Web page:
Russia says it has sent a military plane with medical equipment to the United States to help in its battle to deal with the coronavirus outbreak. The Rossia 24 state television channel showed the transport aircraft taking off on April 1 from a military base near Moscow. The shipment appears to be the result of a March 30 phone call between U.S. President Donald Trump and his Russian counterpart Vladimir Putin.
In a thinly veiled warning to right-wing Hungarian Prime Minister VIktor Orban, the European Union's executive said on March 31 that emergency measures adopted by member states to fight the coronavirus crisis cannot undercut democracy. "Democracy cannot work without free and independent media," European Commission President Ursula von der Leyen said in a statement.
The Russian Duma on March 31 adopted legislation that equips the government with new digital capabilities ostensibly to fight the coronavirus pandemic. In addition to new penalties for violating quarantine regulations, citizens can now be fined up to $38 000 for distributing “fake news” in the media and on the Internet. Moscow City Hall is preparing to implement what critics are calling a “Digital Gulag,” according to which persons going outside without registration will be identified using cameras or mobile phone data and automatically issued a fine. The mayor’s office confirmed that it has created a social monitoring app to collect cellphone data about patients, available April 2. The Kremlin has also announced that Russians under quarantine must keep a diary on the State Services portal, where they will indicate their place of self-isolation. Telecom operators will monitor their quarantine and notify police of violators. (Russian Service, Current Time TV)
The leadership of Russia-annexed Crimea has announced that local authorities will establish a checkpoint on the bridge across the Kerch Strait to screen arrivals from Russia, which was described as an epidemiological “Achilles heel.” (Russian Service)
Police on March 31 set up checkpoints on roads into the Georgian capital, Tbilisi, where medical workers are now stationed to take the temperature of motorists and passengers entering the city. (video)
Five months after Romanian President Klaus Iohannis praised the St. John the New hospital in the northern city of Suceava as an example of superior healthcare, the facility has been shut down to be disinfected after 181 of its staff -- including 43 doctors -- became infected with the coronavirus.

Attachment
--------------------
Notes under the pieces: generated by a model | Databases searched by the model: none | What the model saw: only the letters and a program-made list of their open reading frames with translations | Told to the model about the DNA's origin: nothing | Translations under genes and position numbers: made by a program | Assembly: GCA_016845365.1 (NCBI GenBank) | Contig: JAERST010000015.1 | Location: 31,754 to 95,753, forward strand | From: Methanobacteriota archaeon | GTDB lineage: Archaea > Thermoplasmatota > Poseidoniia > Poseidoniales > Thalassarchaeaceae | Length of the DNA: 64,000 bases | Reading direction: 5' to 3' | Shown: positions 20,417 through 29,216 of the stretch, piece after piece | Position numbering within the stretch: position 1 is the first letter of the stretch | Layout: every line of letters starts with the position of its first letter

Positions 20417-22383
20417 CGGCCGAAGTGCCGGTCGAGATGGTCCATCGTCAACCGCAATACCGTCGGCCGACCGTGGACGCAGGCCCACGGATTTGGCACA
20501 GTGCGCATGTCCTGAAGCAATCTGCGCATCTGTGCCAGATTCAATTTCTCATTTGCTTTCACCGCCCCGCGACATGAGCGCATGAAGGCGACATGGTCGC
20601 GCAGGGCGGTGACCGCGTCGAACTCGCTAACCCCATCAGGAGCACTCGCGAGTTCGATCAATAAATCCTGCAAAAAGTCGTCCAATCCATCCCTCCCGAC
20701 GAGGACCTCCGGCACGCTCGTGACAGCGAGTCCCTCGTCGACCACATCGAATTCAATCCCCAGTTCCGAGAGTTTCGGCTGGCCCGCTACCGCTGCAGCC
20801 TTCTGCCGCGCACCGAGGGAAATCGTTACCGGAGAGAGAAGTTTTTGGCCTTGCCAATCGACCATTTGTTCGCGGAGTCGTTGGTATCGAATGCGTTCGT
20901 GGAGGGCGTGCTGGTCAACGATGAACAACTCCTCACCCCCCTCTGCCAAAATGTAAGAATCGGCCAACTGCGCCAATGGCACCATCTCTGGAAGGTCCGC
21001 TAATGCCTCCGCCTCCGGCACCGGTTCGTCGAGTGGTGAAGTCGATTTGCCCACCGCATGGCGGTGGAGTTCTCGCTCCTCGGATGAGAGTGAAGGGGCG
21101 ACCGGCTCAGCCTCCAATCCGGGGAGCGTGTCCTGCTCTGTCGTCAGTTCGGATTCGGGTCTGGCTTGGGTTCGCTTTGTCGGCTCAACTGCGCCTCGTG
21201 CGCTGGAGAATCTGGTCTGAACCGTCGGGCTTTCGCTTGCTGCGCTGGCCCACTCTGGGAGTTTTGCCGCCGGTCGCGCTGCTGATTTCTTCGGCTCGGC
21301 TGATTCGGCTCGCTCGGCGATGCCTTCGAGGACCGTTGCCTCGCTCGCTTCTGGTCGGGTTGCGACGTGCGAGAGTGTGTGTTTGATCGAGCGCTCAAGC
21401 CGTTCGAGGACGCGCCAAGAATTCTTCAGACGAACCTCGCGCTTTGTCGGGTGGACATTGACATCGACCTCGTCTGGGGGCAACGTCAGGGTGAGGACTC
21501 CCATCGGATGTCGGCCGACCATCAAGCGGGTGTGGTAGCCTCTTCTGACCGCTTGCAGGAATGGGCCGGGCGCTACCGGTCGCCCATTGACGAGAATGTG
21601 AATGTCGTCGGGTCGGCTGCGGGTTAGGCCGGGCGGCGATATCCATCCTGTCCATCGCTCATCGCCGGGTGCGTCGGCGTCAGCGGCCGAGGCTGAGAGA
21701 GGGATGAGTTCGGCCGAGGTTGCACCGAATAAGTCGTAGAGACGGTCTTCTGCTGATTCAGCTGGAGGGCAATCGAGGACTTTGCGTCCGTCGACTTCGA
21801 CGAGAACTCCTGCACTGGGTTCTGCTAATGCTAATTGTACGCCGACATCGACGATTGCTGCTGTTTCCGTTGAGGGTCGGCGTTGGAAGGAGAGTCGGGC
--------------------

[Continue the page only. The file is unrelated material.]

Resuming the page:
For 12 days, about 200 Tajik citizens have been forced to live in Moscow's Domodedovo airport, unable to afford an airline ticket home. They are unable to wash and are forbidden from lying on the floor. A promised chartered flight never materialized, airport officials have offered them no options for temporary legalization or housing, and the Tajik embassy appears to be silent. Unknown people in uniform on the night of March 31 forcefully kicked out 300 labor migrants from the airport, most of whom are from Tajikistan. (Current Time TV)
About 200 Kyrgyz migrant workers have been camped out since March 27 at Tolmachevo airport in the Russian city of Novosibirsk, desperate to get back home, after Kyrgyzstan and Russia canceled international flights to help stop the spread of the coronavirus. Some of them waged a hunger strike after being forced to sleep on hard floors and seating. (video)
RFE/RL contributors in the Turkmen capital, Ashgabat, report that people talking in public about the pandemic have been quickly whisked away by plainclothes agents. The word "coronavirus" also has disappeared from newly published state brochures on disease prevention in the tightly controlled Central Asian nation.
As the coronavirus pandemic spreads, Ukraine has salvaged medical ventilator designs that lay forgotten for years in an unused military factory.
Outbreak Delays Russian Army Conscription; Bulgarian Deputies To Be Tested
Ukraine’s Security Service (SBU) says it has penetrated an espionage communication channel between a high-ranking Ukrainian naval officer and staff from Russia's main spy agency, the FSB, in the Russian-occupied Crimean Peninsula.
Kosovo says it is lifting a 100 percent tariff on goods from neighboring Serbia, but Belgrade has called it "fake news" and claims Pristina has actually increased punitive measures.